PEG Africa Vacancies 2020

Posted on :

2 Oct, 2020

Category :

Internships in Ghana

The International Water Management Institute (IWMI) – under the Feed the Future Innovation Laboratory for Small-Scale Irrigation (ILSSI) project funded by the United States Agency for International Development (USAID) – leads the scaling of irrigation technologies in partnership with private sector entities. The project aims to test and refine business models for farmer-led irrigation (FLI), strengthen irrigation supply markets, identify innovative ways to enhance access to irrigation technologies and services, and facilitate adoption of these technologies by smallholders.

Job Description

Job Title: Intern Recruitment

IWMI works with two types of private sector partners: (i) commercial entities that supply irrigation equipment and/or supporting products and services, and (ii) small and medium enterprises or farmer-based organizations and cooperatives engaged in irrigated agricultural value chains.

Key to scaling irrigation technologies is strengthening the technical expertise of actors within and across multiple levels of irrigated value chains, improving linkages between education, research and private sector/market actors, and supporting local research institutions and organizations to respond to needs for knowledge on FLI development.


For the first time, IWMI, under ILSSI and in collaboration with PEG Africa and national partners, is organizing a series of Innovation Grant (InGrant) Pitching Contests to identify young Ghanaian entrepreneurs, innovators, and recent graduates with bachelor’s and master’s degrees to develop innovations and/or carry out demand-based research to address the needs of the private sector. The winners of the Pitching Contests will be awarded an innovation internship for the following:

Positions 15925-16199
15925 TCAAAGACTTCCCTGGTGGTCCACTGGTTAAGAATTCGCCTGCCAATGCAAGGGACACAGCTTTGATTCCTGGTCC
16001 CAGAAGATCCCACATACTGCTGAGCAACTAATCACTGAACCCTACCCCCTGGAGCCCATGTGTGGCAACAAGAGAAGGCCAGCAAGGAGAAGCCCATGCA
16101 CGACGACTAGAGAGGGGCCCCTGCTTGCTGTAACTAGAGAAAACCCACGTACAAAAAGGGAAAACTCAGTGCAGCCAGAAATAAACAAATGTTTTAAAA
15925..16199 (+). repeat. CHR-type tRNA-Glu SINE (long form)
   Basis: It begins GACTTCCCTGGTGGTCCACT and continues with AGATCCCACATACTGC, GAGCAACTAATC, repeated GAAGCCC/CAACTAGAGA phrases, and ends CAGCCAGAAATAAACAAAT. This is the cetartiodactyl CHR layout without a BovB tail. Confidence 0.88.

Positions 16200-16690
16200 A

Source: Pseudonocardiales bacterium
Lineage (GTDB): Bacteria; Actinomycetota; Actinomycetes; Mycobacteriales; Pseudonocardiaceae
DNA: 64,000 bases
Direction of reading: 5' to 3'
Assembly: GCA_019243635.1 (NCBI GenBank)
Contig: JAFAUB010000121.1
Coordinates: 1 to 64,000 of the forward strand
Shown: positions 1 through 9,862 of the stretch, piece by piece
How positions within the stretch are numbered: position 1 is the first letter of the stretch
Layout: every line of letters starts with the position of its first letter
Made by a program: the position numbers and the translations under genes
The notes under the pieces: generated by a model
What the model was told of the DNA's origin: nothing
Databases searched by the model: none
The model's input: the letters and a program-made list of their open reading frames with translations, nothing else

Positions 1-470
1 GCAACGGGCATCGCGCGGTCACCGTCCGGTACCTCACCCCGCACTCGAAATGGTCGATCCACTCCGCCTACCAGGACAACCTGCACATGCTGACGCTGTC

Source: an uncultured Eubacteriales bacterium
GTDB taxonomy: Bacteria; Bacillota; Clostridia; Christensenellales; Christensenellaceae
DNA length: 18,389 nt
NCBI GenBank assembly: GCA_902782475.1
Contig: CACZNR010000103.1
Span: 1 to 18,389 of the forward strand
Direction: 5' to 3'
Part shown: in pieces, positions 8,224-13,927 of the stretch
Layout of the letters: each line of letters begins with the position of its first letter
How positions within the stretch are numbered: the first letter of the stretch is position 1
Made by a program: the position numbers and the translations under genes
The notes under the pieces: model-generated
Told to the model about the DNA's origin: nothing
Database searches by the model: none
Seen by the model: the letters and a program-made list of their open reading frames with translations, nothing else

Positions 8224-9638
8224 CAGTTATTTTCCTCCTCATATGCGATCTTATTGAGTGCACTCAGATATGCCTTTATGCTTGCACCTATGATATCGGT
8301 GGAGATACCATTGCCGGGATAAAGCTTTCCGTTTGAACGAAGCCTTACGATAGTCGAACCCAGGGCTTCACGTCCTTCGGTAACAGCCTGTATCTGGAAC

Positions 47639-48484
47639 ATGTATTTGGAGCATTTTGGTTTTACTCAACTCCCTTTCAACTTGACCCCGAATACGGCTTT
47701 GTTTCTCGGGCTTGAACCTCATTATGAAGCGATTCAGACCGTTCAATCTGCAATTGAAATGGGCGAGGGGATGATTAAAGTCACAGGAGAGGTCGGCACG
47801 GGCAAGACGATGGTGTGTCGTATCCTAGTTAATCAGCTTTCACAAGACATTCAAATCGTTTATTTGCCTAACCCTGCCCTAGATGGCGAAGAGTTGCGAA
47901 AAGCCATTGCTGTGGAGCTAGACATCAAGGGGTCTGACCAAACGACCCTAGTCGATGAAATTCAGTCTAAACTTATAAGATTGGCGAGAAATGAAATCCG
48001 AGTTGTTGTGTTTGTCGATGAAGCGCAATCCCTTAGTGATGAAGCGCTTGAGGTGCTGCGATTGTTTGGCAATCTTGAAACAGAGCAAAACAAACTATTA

Create and foster partnerships between national research institutions and the private sector to mobilize innovation.
Catalyze contextually relevant local technical, social and financial innovations to support scaling of small-scale irrigation, and increase access to and adoption of these technologies.
Support the next generation of entrepreneurs and young professionals through private sector work experience.
Specifically, InGrant provides:

six-month or one-year paid innovation internships to young entrepreneurs, innovators and recent graduates (GHS 1,740/month for bachelor’s degree holders and GHS 2,030/month for master’s degree holders).
Who are we looking for?

The first InGrant Pitching Contest seeks young Ghanaian entrepreneurs, innovators, and recent graduates with bachelor’s and master’s degrees (those who graduated no more than 12 months ago, i.e., September 2019) to undertake a one-year innovation internship with PEG Africa to carry out the following:

Develop ways to link farmers to input and output markets to achieve profitable solar-based irrigated farming (challenge 1). Small-scale irrigators in Ghana face several challenges, including difficulty in accessing input and output markets due to limited distribution channels, inadequate input supply, information asymmetry in relation to determining price and securing markets for produce. Hand pumps and diesel generators are often not cost-effective and have little after-sales service. Solar pumps offer the advantage of better profitability in terms of yield increases, and fuel and labor cost savings for farmers. How can irrigators, usually in remote locations, be better connected to input and output markets to enable them to be more productive and profitable?
Develop ways to address gender-based constraints to information and financial resources related to solar-based irrigation (challenge 2). The roles, perceptions, constraints and preferences of men and women farmers (including youth) in irrigated agriculture vary widely across peri-urban and rural locations. However, constraints include women’s limited access to information on irrigation technologies due to lower literacy and higher household obligations compared to men, as well as unequal access to financial resources, which subsequently affects women’s ability to invest in solar irrigation technologies. How can these constraints be addressed to ensure men and women farmers have equal access to information and financial services related to solar-based irrigation technologies?

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